What is Seroquel Used for?
I took Seroquel for a short time. I demanded a different medication after taking Seroquel 50 mg and waking up seventeen hours later! This was after I had struggled for a month to get adjusted to 25 mg. After taking the 25 mg before bedtime, I would have incredible difficulty waking up in the morning. I would have to set two alarm clocks, and still I would oversleep to find that I must have turned the alarms off without getting up. My psychiatrist had wanted me to work my way up to taking 300 mg a day, which is not an uncommon Seroquel dosage.
What is Seroquel used for? In my case, I was on Seroquel for bipolar depression, but it is also used to treat schizophrenia. Though exactly how Seroquel works is unknown, it is thought to correct some chemical imbalances in the brain.
Seroquel is used as a short-term treatment for the mania, mixed episodes, and depression associated with bipolar disorder. If used with a mood stabilizing medication like Depakote, Seroquel can be used as a long-term, maintenance treatment for bipolar depression.
For schizophrenia, Seroquel acts as an atypical antipsychotic. This medication can treat some of the symptoms such as hallucinations, delusions, and paranoia. Seroquel also helps people who suffer from schizophrenia to feel less isolated and apathetic.
Not everyone has the same difficulty adjusting to Seroquel like I did. I know a few people who take 300 mg or more a day. In addition to the drowsiness that I experienced, if sleeping 17 hours can be called drowsiness, the side effects of seroquel include dry mouth, constipation, upset stomach, weight gain, and increased appetite. Other Seroquel side effects are a sudden drop in blood glucose levels, increased cholesterol, stuffy nose, and difficulty speaking.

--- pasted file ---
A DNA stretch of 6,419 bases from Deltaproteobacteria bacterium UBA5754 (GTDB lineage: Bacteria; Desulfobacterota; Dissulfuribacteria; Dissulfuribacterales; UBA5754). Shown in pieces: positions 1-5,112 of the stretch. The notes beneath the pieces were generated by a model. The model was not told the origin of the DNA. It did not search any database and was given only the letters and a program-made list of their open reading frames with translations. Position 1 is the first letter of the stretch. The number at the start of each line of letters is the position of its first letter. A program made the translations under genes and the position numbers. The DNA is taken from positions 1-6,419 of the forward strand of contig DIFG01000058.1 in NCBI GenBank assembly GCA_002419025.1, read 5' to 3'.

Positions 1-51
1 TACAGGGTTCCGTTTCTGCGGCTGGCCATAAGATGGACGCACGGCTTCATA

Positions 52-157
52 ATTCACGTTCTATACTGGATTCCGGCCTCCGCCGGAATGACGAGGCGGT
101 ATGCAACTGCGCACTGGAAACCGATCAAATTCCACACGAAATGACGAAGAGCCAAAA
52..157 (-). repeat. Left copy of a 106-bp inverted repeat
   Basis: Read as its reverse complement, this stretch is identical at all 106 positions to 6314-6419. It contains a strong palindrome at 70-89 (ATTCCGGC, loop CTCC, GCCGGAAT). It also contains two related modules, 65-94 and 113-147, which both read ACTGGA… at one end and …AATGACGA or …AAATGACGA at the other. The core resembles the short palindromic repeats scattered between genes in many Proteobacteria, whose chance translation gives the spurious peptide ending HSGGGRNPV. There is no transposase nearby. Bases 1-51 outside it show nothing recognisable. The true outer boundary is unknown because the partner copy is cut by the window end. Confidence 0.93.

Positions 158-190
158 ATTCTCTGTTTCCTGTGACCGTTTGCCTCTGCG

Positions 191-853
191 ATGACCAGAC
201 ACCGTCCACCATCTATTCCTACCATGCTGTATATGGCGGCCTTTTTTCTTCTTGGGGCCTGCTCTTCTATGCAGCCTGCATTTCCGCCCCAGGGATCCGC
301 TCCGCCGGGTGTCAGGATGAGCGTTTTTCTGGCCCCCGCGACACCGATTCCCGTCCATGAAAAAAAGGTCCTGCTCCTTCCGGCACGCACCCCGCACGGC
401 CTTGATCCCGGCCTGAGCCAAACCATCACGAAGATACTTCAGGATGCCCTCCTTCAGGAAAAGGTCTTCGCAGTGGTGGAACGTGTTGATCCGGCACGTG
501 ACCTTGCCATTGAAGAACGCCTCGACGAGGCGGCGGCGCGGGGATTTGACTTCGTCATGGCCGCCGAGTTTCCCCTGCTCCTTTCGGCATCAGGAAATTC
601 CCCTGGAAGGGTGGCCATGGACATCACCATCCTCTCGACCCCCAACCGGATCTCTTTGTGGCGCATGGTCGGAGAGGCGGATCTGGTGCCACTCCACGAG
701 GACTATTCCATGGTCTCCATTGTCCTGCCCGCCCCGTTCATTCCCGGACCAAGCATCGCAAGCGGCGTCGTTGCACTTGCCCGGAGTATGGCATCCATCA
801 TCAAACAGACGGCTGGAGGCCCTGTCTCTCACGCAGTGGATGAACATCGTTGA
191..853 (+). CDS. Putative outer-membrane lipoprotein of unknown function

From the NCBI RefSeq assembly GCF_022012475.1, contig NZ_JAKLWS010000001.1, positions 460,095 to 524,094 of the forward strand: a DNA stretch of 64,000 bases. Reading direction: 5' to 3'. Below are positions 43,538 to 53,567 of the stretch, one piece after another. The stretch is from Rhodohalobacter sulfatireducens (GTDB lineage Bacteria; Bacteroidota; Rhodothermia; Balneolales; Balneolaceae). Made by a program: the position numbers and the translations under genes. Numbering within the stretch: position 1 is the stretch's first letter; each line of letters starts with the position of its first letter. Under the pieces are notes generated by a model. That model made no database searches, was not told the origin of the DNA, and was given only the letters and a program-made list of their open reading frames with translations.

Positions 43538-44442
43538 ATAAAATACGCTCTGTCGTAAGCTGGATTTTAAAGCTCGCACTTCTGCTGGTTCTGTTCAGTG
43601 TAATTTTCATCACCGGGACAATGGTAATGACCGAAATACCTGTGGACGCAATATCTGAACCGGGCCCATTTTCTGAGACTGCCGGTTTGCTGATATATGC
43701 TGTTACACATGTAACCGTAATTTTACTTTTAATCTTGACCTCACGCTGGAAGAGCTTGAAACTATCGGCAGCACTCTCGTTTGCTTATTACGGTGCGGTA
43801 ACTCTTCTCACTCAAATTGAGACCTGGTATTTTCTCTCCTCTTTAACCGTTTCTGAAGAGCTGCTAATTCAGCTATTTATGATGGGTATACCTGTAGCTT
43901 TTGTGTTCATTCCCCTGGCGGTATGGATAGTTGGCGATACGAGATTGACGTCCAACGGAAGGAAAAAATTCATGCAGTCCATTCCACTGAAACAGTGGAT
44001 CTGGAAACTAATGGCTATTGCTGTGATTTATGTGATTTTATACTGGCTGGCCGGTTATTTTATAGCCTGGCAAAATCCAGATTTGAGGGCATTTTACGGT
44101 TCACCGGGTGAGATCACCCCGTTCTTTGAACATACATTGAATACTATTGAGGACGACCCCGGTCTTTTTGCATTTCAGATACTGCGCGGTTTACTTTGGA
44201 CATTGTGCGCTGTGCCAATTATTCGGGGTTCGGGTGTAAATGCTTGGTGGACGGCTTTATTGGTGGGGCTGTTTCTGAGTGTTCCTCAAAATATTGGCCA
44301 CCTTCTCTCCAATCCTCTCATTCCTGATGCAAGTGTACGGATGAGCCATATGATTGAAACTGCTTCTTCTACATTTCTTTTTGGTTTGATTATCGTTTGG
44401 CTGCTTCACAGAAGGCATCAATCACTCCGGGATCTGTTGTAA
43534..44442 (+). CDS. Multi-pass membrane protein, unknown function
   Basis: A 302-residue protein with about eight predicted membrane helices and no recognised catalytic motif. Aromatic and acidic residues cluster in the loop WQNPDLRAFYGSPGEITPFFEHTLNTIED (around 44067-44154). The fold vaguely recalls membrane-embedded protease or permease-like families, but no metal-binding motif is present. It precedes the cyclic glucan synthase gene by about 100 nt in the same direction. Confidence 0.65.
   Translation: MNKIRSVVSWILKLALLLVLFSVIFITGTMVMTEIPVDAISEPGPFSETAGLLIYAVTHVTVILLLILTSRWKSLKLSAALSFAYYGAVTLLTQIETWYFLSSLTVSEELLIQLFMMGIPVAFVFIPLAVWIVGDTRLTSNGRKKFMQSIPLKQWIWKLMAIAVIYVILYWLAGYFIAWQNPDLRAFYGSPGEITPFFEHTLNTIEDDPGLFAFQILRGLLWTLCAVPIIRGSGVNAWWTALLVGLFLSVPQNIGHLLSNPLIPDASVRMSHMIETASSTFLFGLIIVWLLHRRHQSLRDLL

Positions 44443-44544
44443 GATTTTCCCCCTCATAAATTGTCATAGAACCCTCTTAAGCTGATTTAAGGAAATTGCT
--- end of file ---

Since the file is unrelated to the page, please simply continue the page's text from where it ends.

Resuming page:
A few months after I stopped taking Seroquel, some law firms were advertising about Seroquel’s association with pancreatitis and possibly other Seroquel side effects. It was interesting that a few months after I had tried to take Seroquel that I was hospitalized for a week with pancreatitis. However, I seriously doubt that my pancreatitis was related to the Seroquel since I took such a low dose for a short period of time.
It can be difficult to find the right medication for bipolar disorder. It often takes several attempts for the psychiatrist to find the best combination of medications for the bipolar patient. I believe I will stick with my Depakote and Paxil.
I’m not anxious to try any other medications for awhile, even though my psychiatrist wants me to try Lamictal. I’m sorry but, “fatal rashes” is not an acceptable side effect. Overall, I am happy with the Depakote/Paxil combination, but don’t be disheartened if you have yet to find the right combination of medications for bipolar disorder. I know how difficult it can be, but most people find the medication that works best for them after a few trials.